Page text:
Though he said he’s still feeling pain in and around his throat, Colaiacovo is eligible to return to the Sabres’ lineup tomorrow.

The 32-year-old, who has appeared in 15 games this season, would no doubt like to play tomorrow. It’d put him up against the same Detroit team that employed him during the lockout-shortened ’13 campaign, only to buy out his contract at the end of the year.

Couture (fractured fibula) continues skating with Sharks, says return is on schedule

Logan Couture
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Some good news at Sharks practice today — Logan Couture continued to skate with teammates, just one week after returning to the ice from a broken leg suffered on Oct. 17.

What’s more, Couture says he’s on schedule to meet the 4-6 week timetable for return.

“[I’m] where I thought I would be at this point in time,” Couture said, per CSN Bay Area.

While the 26-year-old wouldn’t put an exact date on his return, it’s clear both he and the Sharks are anxious for him to get back in the lineup — especially with the club surging, and Couture having only played in three regular-season contests this year.

Looking ahead, there are some dates worth circling on the ol’ calendar.

The Sharks have a relatively light week. After beating Calgary 5-2 on Saturday, they play just once in five days — Tuesday’s home tilt against the Penguins — before a weekend back-to-back set against the Ducks on Friday and Lightning on Saturday.

The Ducks game is in Anaheim, but the following night’s contest against the Bolts is at the friendly confines of SAP. So that could be a potential date to watch for — but it is worth noting Couture said he’s still hesitant about getting into game action until his first step is back.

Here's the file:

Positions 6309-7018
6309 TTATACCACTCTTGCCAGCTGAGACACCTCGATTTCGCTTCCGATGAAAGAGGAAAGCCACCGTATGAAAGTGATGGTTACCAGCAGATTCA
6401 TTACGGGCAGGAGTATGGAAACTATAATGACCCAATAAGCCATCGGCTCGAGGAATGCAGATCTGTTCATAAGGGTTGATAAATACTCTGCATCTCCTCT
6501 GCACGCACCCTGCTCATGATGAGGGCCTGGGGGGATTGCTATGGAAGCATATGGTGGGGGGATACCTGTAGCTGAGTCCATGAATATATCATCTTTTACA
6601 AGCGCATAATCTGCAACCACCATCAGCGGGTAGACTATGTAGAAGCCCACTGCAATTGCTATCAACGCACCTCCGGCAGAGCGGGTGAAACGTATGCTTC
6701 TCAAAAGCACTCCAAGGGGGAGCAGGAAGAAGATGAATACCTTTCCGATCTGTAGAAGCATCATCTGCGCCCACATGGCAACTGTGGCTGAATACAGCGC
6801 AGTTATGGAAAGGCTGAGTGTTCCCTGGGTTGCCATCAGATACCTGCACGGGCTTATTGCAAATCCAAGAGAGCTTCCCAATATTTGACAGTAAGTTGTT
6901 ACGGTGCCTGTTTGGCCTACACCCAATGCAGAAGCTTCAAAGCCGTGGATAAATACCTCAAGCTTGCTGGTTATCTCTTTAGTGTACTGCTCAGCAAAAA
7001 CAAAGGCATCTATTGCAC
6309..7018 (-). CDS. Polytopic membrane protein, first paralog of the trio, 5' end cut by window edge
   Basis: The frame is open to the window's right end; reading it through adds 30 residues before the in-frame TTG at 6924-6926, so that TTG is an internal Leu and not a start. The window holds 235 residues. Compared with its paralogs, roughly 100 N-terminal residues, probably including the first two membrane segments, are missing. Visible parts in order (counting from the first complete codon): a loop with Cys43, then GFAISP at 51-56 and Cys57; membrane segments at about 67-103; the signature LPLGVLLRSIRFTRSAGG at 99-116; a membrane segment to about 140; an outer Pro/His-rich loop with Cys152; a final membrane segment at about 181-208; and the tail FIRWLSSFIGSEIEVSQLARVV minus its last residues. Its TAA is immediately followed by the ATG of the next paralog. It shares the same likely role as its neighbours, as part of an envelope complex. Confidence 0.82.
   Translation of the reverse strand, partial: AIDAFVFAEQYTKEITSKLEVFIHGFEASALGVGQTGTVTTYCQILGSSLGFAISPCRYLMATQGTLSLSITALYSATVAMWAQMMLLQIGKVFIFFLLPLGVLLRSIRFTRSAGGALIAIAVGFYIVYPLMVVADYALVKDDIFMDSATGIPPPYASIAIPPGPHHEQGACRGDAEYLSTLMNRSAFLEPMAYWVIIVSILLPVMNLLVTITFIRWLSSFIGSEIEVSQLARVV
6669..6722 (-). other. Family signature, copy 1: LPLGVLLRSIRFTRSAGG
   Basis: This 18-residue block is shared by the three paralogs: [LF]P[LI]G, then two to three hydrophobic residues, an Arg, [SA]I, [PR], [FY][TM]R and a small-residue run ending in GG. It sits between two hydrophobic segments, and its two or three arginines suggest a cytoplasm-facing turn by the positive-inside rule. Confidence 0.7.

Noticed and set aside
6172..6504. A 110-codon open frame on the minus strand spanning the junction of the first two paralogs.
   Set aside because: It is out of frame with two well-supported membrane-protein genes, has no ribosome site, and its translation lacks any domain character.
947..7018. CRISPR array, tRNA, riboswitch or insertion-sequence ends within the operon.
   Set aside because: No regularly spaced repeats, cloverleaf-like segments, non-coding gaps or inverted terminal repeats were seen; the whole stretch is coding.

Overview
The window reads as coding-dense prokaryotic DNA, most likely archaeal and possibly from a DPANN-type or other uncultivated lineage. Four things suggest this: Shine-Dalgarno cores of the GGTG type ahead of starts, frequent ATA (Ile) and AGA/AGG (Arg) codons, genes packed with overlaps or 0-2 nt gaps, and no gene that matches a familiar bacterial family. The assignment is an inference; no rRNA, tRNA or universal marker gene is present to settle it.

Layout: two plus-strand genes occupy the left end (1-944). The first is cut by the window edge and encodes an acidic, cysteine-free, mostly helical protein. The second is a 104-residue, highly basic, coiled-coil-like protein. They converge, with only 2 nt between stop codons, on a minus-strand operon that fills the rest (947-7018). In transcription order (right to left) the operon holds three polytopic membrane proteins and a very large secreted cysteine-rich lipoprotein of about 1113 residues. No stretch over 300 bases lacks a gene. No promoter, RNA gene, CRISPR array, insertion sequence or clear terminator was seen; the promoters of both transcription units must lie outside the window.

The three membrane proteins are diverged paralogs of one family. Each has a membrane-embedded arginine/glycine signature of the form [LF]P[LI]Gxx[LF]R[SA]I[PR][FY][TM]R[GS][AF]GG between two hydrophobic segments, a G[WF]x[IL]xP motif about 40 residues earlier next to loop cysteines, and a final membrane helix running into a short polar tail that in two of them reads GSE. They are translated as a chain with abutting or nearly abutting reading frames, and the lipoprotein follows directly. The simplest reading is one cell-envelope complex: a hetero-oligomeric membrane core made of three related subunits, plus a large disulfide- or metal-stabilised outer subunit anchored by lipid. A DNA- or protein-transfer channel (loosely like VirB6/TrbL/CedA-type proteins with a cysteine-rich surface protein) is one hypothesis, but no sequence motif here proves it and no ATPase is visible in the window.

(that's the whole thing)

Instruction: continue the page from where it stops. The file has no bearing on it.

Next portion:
“Until then, I’m not going to force my way out there and put myself in a bad spot,” he explained.

Kesler believes Ducks are ‘too good to not be in the playoffs’

Shane Doan, Ryan Kesler

It’s been 24 games for the Anaheim Ducks, more than a quarter of the season, and still they’re having trouble winning.

Friday against Chicago, they surrendered two goals in the last two minutes of regulation and lost in overtime.

Currently, the Ducks sit five points out of a playoff spot with a record of 8-11-5.

Still, forward Ryan Kesler is confident they’ll find a way into the postseason.

“If we keep playing like we are, we’re going to get into the playoffs — this team is too good to not be in the playoffs,” Kesler told The Province ahead of tonight’s home game versus Vancouver.

“We had a bad start and, to be honest, some guys weren’t ready to start the season. There’s a lot of hockey to be played and we’re ready for the challenge.”

To match the 45-30-7 record the Flames squeaked into the playoffs with last year, the Ducks would need to go 37-19-2 over their next 58 games.




Depends who you ask.

Anaheim’s playoff chances will depend a lot on how Pacific Division teams like San Jose, Arizona, and Vancouver finish. The Ducks may need to leapfrog two of those three to get in.

Yes, there’s always the chance four teams from the Pacific qualify, because it’s not like Colorado, Winnipeg, and Minnesota don’t have their problems. Even Nashville you have to wonder about lately. Heck, even Chicago isn’t assured of anything yet.

Bottom line, though, the Ducks have dug themselves a hole, and it’s starting to look a lot like the one the Kings dug last year.

In the NHL, even good teams don’t always climb out.

Related: Boudreau does the playoff math, and it’s no ‘easy task’ for Ducks